Women and the Holocaust
Carol Rittner John Roth
Different Voices is the most thoroughgoing examination of women’s experiences of the Holocaust ever compiled. It gathers together–for the first time in a single volume–the latest insights of scholars, the powerful testimony of survivors, and the eloquent reflections of writers, theologians, and philosophers.
Part One, “Voices of Experience,” recounts the painful and poignant stories of survivors, stories of resistance, compliance, medical experiments, all kinds of horror, and total vulnerability. Part Two, “Voices of Interpretation,” offers the new insights of women scholars of the Holocaust, including evidence that the Nazis specifically preyed on women as the propagators of the Jewish race. In Part Three, “Voices of Reflection,” women artists and intellectuals contemplate the Holocaust, even to the point of suggesting, through painstaking statistical evidence, that more Jewish women than Jewish men actually perished in the Holocaust.
Lyrical, vivid, and affecting, Different Voices is a powerful commemoration of the sufferings and of the courage of Jewish women during the darkest years of the twentieth century. It is a compelling–and essential–contribution to our knowledge of the Holocaust.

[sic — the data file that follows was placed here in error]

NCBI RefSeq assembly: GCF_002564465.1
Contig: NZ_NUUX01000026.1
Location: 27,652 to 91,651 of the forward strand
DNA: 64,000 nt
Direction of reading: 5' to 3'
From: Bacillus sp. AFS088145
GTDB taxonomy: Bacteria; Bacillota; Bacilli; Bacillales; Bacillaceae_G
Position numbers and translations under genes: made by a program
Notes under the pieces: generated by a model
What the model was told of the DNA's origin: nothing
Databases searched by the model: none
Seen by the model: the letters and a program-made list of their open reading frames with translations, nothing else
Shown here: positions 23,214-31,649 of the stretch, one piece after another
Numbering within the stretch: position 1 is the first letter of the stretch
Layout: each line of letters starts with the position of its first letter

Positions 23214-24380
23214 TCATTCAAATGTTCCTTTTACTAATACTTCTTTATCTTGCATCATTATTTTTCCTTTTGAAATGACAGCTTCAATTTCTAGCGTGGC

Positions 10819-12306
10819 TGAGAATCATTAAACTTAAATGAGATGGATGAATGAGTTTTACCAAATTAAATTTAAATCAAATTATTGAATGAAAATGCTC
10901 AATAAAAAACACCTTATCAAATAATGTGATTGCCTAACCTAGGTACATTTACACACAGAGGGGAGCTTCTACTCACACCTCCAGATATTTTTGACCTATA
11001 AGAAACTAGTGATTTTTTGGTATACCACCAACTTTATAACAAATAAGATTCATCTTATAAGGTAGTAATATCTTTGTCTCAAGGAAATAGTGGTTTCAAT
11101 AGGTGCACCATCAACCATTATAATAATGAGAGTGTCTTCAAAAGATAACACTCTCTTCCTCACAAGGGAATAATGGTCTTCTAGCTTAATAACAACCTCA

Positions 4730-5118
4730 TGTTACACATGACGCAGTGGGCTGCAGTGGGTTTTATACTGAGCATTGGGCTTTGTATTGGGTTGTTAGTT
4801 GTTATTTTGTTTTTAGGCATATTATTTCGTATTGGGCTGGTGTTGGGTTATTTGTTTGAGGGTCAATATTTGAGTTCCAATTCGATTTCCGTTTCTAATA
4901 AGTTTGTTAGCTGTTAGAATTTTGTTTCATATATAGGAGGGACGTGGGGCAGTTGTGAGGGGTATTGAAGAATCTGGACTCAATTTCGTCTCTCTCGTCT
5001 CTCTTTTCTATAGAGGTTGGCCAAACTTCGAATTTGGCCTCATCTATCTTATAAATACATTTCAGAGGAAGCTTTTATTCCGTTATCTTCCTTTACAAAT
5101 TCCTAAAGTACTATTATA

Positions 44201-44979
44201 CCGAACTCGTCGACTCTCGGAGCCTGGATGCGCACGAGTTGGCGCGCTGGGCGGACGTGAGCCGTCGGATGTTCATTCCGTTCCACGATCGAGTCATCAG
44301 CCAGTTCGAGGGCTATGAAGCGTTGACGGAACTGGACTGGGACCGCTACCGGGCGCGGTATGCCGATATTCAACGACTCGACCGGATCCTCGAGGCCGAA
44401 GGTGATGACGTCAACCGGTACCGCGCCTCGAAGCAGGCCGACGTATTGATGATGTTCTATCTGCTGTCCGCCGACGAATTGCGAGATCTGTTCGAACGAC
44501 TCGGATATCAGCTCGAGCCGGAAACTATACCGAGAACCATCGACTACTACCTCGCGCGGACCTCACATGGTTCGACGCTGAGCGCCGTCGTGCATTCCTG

Dr. Carol Rittner RSM, a Roman Catholic nun, is Distinguished Professor of Holocaust & Genocide Studies at The Richard Stockton College of New Jersey. Associate editor of the bi-monthly publication The Genocide Forum (USA) and editor of the e-journal, Mercywords (www.mercywords.org), she has published a number of books, includingThe Courage to Care: Non-Jews Who Rescued Jews During the Holocaust, Different Voices: Women and the Holocaust, The Holocaust and the Christian World, Pius XII and the Holocaust, andWill Genocide Ever End? Her film, The Courage to Care, was nominated for a 1986 Academy Award in the Short Documentary category.
John K. Roth is the Edward J. Sexton Professor Emeritus of Philosophy and the Founding Director of the Center for the Study of the Holocaust, Genocide, and Human Rights (now the Center for Human Rights Leadership) at Claremont McKenna College, where he taught from 1966 through 2006. In addition to service on the United States Holocaust Memorial Council and on the editorial board for Holocaust and Genocide Studies, he has published hundreds of articles and reviews and authored, co-authored, or edited more than forty books, including Approaches to Auschwitz: The Holocaust and Its Legacy; Ethics During and After the Holocaust: In the Shadow of Birkenau; and The Oxford Handbook of Holocaust Studies.